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New CDC Study: “Vaping” Triples Among Adolescents

When news hit that middle and high school student use of electronic cigarettes has tripled, alarm bells rang. After all, the numbers had doubled the previous year, and further sign of e-cigarettes steaming into the mainstream was that the Oxford Dictionaries 2014 word of the year was “vape” — the term for an e-cigarette.  The annual report of the National Youth Tobacco Survey (NYTS) draws wide news interest. The NYTS is a questionnaire filled out by 22,000 middle and high school students about their tobacco use. The attention primarily focuses on whether they’ve used tobacco in the past 30 days. The glaring and essential question in the survey that remains unanswered: Were those youths vaping with nicotine-laced liquid or simply flavored fluid? E-cigarettes include a vial of fluid that heats by battery to create vapor to be inhaled and exhaled — hence the term “vaping.” But not all “juices” contain nicotine, and the level of the known carcinogen varies. “The NYTS does not ask students whether they use e-cigarettes that have flavorings with nicotine in them,” said Brittany Behm, a spokesperson for the Centers for Disease Control and Prevention (CDC). “That is a question we may consider in the future.”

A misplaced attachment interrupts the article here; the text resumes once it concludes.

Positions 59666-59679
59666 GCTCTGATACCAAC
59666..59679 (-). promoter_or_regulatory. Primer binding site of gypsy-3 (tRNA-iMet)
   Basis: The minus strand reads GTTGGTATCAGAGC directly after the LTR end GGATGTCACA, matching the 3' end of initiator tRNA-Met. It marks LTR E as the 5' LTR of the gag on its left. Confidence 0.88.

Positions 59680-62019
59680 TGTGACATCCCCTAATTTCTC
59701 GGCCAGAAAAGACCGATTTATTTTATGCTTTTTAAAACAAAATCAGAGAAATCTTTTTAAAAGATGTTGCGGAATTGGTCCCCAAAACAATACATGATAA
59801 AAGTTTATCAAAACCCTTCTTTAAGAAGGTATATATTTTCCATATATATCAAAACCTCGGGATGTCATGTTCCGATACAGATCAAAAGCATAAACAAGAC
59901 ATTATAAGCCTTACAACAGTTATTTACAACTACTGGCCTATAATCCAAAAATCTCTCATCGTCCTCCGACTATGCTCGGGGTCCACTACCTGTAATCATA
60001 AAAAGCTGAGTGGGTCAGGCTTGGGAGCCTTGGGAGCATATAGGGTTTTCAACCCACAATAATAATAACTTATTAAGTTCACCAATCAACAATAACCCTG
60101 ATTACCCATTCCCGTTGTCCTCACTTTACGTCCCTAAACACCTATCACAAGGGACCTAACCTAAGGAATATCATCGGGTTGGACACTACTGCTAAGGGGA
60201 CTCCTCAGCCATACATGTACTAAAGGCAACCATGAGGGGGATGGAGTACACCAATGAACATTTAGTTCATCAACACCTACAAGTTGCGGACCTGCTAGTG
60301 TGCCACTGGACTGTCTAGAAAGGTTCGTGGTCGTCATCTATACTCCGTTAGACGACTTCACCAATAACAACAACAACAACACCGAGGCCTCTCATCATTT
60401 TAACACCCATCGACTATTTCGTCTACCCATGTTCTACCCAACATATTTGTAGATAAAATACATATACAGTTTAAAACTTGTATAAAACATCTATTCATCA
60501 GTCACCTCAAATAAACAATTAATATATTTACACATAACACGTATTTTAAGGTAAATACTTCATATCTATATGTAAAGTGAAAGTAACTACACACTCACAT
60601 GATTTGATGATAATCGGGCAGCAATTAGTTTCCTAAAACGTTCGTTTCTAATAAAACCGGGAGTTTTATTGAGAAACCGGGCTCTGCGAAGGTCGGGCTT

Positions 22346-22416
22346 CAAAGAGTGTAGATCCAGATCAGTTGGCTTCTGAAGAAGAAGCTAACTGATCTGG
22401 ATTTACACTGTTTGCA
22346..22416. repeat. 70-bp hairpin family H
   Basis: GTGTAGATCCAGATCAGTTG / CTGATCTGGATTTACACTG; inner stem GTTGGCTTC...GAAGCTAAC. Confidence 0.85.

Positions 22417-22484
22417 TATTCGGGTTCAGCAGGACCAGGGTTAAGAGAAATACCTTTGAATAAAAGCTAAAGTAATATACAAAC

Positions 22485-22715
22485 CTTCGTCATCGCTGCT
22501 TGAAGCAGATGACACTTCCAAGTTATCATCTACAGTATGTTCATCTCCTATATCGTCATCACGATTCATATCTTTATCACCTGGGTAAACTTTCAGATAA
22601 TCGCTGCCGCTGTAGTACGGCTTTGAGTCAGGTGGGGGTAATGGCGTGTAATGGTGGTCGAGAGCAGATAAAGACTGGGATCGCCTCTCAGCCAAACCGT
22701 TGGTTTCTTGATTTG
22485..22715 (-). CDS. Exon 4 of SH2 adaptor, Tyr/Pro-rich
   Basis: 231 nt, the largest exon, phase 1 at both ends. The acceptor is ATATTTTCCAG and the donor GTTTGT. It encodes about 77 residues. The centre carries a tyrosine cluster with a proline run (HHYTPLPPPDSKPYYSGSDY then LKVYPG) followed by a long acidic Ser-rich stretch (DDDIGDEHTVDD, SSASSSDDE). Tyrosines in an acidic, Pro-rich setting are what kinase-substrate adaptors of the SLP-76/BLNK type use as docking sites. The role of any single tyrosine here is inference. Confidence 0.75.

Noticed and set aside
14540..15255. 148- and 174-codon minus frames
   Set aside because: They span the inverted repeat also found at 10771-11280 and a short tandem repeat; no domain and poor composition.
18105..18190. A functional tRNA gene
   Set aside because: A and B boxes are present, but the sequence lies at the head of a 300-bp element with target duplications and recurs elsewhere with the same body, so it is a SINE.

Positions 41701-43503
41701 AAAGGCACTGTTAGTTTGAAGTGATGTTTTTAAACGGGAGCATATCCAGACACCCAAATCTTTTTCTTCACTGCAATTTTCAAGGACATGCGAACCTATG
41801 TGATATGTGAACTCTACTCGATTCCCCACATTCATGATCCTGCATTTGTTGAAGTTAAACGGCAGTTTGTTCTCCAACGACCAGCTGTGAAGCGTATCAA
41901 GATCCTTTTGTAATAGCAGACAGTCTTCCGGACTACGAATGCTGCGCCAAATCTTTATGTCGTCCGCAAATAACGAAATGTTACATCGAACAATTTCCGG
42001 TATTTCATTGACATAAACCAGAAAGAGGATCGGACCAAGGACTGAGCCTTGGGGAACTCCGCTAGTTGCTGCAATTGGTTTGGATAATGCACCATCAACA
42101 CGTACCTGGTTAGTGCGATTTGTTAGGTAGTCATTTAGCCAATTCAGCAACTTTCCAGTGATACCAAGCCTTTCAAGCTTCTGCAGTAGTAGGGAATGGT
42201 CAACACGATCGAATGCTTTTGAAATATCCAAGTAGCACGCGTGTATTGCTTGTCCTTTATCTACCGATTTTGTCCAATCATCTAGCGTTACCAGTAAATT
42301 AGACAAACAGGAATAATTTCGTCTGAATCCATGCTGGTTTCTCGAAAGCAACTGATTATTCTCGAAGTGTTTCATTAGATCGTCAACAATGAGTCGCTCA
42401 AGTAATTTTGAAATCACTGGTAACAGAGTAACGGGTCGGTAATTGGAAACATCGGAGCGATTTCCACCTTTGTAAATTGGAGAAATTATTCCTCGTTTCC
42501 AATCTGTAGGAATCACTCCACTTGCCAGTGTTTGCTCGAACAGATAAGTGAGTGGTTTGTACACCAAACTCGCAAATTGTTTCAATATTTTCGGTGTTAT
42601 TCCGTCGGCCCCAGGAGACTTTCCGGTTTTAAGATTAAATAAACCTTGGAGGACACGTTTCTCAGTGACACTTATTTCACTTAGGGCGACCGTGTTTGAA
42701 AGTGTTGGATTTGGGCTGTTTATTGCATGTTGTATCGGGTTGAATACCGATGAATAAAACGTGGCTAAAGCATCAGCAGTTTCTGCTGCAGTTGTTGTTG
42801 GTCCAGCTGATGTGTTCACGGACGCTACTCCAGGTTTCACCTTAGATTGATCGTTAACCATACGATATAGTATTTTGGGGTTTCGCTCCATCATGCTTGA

Seminal Tobacco Study Alarming